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Ruptured Spleen


Disease: Ruptured Spleen Ruptured Spleen
Category: Other Diseases
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Disease Definition:

When the spleen experiences trauma, a serious condition called "ruptured spleen" may occur. A ruptured spleen can cause life-threatening bleeding if it is left without emergency treatment.

Being just under the rib cage on the left side, the location of the spleen is a prime spot for injury. With enough force, a blow to the abdomen — during a sporting mishap, a fist fight or a car accident, for example — might lead to a ruptured spleen.

Ruptured spleens used to be removed in emergency surgery in the past. However, to help the spleen heal, people with ruptured spleens are now being treated with several days of hospital care.

Work Group:

Prepared by: Scientific Section

Symptoms, Causes


The spleen helps the body fight infection and filter unwanted material, such as old or damaged blood cells. Red blood cells and certain types of white blood cells are also produced by the spleen. A large amount of blood may be poured into the abdominal cavity due to a ruptured spleen.

The classic symptoms of a ruptured spleen are abdominal pain and tenderness. A person may become lightheaded or confused if internal bleeding causes the blood pressure to drop. Fainting and blurred vision are also possible.

A person should seek emergency medical care when having pain in the left upper abdomen or signs and symptoms of low blood pressure such as fainting, blurred vision, confusion or lightheadedness, following an injury. So a ruptured spleen is a medical emergency.


A blow to the left upper abdomen or the left lower chest is the usual cause of a ruptured spleen. Common triggers are car accidents, fist fights and sporting mishaps. Soon after the abdominal trauma or, in some cases, days or even weeks after the injury, an injured spleen may rupture.

Sometimes, trauma to the abdomen may cause an enlarged spleen to rupture. The spleen could become enlarged due to various underlying problems such as blood cancers, liver disease, mononucleosis and other infections. As a matter of fact, the most significant complication of mononucleosis is a ruptured spleen.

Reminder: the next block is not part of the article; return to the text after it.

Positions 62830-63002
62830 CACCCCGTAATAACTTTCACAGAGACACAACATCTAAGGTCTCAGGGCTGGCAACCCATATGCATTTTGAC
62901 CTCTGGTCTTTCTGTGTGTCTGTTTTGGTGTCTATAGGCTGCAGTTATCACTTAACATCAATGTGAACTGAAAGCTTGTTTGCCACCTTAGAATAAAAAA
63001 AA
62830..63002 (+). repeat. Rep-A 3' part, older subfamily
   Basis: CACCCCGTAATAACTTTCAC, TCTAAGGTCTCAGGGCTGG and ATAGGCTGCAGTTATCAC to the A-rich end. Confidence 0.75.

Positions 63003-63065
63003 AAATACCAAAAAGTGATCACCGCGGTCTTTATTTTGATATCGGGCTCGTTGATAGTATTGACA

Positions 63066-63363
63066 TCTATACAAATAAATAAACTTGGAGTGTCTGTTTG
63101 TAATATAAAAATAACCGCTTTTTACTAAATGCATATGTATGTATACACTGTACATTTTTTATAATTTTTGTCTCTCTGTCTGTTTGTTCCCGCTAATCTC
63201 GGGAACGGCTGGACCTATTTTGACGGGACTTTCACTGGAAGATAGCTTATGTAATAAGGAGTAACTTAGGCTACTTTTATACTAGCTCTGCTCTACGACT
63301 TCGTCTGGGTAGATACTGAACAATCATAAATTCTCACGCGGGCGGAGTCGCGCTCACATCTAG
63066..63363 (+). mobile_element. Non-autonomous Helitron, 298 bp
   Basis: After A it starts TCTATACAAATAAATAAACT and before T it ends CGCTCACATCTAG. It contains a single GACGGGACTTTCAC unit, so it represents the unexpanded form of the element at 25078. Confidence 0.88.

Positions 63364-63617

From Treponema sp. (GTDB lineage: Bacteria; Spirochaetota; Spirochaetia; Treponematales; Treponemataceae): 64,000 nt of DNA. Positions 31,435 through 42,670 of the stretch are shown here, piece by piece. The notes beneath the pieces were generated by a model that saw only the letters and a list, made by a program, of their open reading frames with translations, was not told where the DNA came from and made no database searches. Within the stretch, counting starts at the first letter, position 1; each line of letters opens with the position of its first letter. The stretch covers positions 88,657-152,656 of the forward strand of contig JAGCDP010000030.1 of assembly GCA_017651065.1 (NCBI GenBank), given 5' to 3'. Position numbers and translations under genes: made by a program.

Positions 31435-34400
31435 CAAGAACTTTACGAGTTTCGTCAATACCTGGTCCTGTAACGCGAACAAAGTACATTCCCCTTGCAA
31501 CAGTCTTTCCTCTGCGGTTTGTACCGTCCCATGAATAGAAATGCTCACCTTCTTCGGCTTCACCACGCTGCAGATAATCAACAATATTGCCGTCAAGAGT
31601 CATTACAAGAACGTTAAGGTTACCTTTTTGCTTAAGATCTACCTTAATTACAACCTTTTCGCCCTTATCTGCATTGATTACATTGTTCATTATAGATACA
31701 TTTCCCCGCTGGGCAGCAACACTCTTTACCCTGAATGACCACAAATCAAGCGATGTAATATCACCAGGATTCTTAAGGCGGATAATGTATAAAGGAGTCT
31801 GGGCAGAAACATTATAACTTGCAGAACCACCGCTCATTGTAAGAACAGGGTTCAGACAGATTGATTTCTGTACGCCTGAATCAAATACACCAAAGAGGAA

Life-threatening bleeding into the abdominal cavity may result from a ruptured spleen.


Without surgery, many small and many moderate-sized injuries to the spleen can heal. Blood transfusions, if necessary, and such nonsurgical care may be provided and the condition may be observed while the patient stays in the hospital for up to a week. However, the spleen may need to be surgically repaired or, in some cases, removed, if the injury is severe. Splenectomy is what a surgery to remove the spleen is called.
An open procedure may be required in emergency surgery; however, many splenectomies are done with a small incision and a slender tube equipped with a camera lens and light (laparoscope). The patient may need transfusions to improve the circulation when having lost a large amount of blood.

Without a spleen, a person is more likely to contract serious or even life-threatening infections, despite the fact that he/she can still live an active life. A pneumonia vaccine as well as yearly flu vaccines may be recommended if someone’s spleen is removed. Preventive antibiotics may also be recommended sometimes, especially if the patient has any other conditions that increase the risk of serious infections.
At the first sign of infection after a splenectomy, a person must notify the doctor. Anyone caring for the patient should know that he/she has had the spleen removed.


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